“A man gotta have a code” — and for Michael K. Williams, that was being a good neighbor.
“The Wire” star — who died of a suspected heroin overdose Monday at 54 — was known around his Brooklyn high-rise as friendly, down to earth and quick with a joke.
“He was an amazing person who knew everybody in the building and greeted everyone by first name,” neighbor Tommy Scheahr, 37, said Tuesday.
“He was something special.”
Residents of the luxury Williamsburg building erected a shrine in his memory, with bouquets of colorful flowers and a poster reading, “RIP to a beautiful soul.”
The East Flatbush native’s death came as a shock to neighbors, who said they’d seen him working out in the Kent Avenue building’s gym all last week. Relatives said Williams had also been excited to land an Emmy nomination this year for his work as Montrose Freeman in HBO’s “Lovecraft Country.”
His portrayal of Omar Little — the rogue robber of drug dealers on “The Wire” best known for some of the show’s most memorable lines, including, “A man gotta have a code” — earned him a mass of devoted fans.
Despite his fame, Williams didn’t bigtime his neighbors, but befriended them — and had even planned on attending the baptism for the granddaughter of his building’s concierge before his tragic death.
“He was a larger-than-life character and the most beautiful soul I had ever known,” said the concierge, Connie Agapie.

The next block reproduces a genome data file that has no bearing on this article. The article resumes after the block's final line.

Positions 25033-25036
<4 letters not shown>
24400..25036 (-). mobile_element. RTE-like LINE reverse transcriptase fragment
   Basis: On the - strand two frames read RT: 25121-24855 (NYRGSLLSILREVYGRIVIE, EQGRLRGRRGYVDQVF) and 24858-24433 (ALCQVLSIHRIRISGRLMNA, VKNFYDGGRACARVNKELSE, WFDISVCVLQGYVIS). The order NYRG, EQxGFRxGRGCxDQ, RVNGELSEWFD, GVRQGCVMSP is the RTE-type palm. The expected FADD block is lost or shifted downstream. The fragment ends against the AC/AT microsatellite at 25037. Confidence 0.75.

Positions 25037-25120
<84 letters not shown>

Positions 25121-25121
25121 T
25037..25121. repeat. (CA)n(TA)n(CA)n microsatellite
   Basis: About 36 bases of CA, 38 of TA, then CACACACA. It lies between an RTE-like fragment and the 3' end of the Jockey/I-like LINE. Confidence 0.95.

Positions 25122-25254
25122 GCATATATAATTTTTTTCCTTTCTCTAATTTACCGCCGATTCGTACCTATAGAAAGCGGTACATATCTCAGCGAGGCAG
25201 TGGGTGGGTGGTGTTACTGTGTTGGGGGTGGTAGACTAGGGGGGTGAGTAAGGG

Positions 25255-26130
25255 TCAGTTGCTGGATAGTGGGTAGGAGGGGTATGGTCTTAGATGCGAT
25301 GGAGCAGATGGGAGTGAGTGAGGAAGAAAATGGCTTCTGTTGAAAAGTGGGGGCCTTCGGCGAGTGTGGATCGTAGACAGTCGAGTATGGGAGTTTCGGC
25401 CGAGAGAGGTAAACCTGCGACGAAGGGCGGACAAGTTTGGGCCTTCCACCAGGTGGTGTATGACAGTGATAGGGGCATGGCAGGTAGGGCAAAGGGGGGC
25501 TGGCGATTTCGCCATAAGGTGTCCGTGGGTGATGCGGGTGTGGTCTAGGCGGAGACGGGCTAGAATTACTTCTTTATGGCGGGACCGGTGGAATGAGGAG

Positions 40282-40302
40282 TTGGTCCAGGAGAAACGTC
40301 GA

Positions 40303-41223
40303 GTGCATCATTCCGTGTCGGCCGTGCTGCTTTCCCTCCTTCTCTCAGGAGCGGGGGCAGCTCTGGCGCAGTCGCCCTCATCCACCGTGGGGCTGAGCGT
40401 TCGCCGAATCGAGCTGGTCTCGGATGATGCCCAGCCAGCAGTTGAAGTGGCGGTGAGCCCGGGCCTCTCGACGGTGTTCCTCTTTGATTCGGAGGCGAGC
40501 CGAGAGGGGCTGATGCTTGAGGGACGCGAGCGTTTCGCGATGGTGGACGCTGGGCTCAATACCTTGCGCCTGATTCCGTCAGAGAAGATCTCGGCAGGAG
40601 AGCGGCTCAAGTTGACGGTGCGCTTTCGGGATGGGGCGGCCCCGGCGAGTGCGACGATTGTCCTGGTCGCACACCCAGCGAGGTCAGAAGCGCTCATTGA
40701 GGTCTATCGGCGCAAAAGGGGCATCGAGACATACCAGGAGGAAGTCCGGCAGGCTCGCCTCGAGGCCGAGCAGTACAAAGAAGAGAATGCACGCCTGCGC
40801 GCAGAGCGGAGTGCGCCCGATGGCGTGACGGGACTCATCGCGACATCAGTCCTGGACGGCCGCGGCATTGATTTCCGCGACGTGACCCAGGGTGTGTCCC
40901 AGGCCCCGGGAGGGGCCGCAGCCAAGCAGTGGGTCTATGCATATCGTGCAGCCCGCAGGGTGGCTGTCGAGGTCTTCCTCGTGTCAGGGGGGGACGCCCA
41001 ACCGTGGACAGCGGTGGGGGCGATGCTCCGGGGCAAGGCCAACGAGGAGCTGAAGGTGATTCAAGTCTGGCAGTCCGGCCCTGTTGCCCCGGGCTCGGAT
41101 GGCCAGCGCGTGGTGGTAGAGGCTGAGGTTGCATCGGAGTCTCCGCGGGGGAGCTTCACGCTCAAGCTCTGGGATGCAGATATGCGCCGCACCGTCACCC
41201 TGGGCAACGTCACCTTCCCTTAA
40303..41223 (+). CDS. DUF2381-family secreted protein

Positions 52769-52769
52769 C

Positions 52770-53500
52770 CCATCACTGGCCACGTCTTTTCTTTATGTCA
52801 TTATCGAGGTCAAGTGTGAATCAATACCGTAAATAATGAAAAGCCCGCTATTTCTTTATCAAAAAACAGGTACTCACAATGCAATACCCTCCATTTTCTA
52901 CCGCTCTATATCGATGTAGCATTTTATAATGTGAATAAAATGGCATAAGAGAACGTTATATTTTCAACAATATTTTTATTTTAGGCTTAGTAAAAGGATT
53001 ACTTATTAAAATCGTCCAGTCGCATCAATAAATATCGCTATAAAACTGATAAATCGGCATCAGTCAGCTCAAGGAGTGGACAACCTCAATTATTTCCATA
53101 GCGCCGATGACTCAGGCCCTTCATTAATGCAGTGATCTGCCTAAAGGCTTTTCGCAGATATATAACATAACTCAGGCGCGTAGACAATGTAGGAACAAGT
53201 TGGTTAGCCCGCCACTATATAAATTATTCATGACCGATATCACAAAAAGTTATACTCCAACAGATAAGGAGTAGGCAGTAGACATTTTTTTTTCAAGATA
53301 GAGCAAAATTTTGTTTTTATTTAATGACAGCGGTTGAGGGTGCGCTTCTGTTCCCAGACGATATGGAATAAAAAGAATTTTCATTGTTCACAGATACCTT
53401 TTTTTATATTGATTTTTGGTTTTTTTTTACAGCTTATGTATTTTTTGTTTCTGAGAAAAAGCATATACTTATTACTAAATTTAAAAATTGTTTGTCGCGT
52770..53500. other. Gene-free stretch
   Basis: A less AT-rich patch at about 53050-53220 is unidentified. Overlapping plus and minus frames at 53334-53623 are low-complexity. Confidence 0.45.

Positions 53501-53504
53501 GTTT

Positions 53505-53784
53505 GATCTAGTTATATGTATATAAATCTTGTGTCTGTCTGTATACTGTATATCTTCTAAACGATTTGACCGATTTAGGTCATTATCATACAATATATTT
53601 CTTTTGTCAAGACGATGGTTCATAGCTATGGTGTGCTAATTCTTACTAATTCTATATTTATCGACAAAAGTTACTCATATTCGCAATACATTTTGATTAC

“He always had a smile on his face and had a good word to say about everyone,” the 65-year-old said.
Neighbor Lavi Rudnick, 37, agreed, remembering the acclaimed actor fondly as a “normal, genuine guy.”
“If you didn’t know he was famous, you couldn’t tell by the way he treated people,” Rudnick said. “He treated everyone who lives in the building like a friend.”
When Williams first moved into the penthouse three years ago, Scheahr said he had blurted out another of Omar Little’s famous lines.
“I said one of Omar’s lines, ‘I got the shotgun, you got the briefcase’ and Mike just smiled and said, ‘It’s all in the game though, right?’” Scheahr recalled.
“I knew Omar from the TV but I got to know Mike.”
Scheahr said the two gym enthusiasts became friends. They were messaging as recently as Saturday to organize a bike ride — and had also recently devoured the new Kanye West album “Donda” together.
According to Scheahr, Williams’ favorite track was “Believe What I Say” — which samples American singer-songwriter Lauryn Hill.
The acclaimed actor, who had talked openly about his past struggles with drugs, was found dead in the penthouse by his nephew, according to law enforcement sources.
Police have said that no foul play was suspected, but detectives were scouring Williams’ phone and computer, as well as checking security camera footage Tuesday as part of the investigation, source said.
Additional reporting by Larry Celona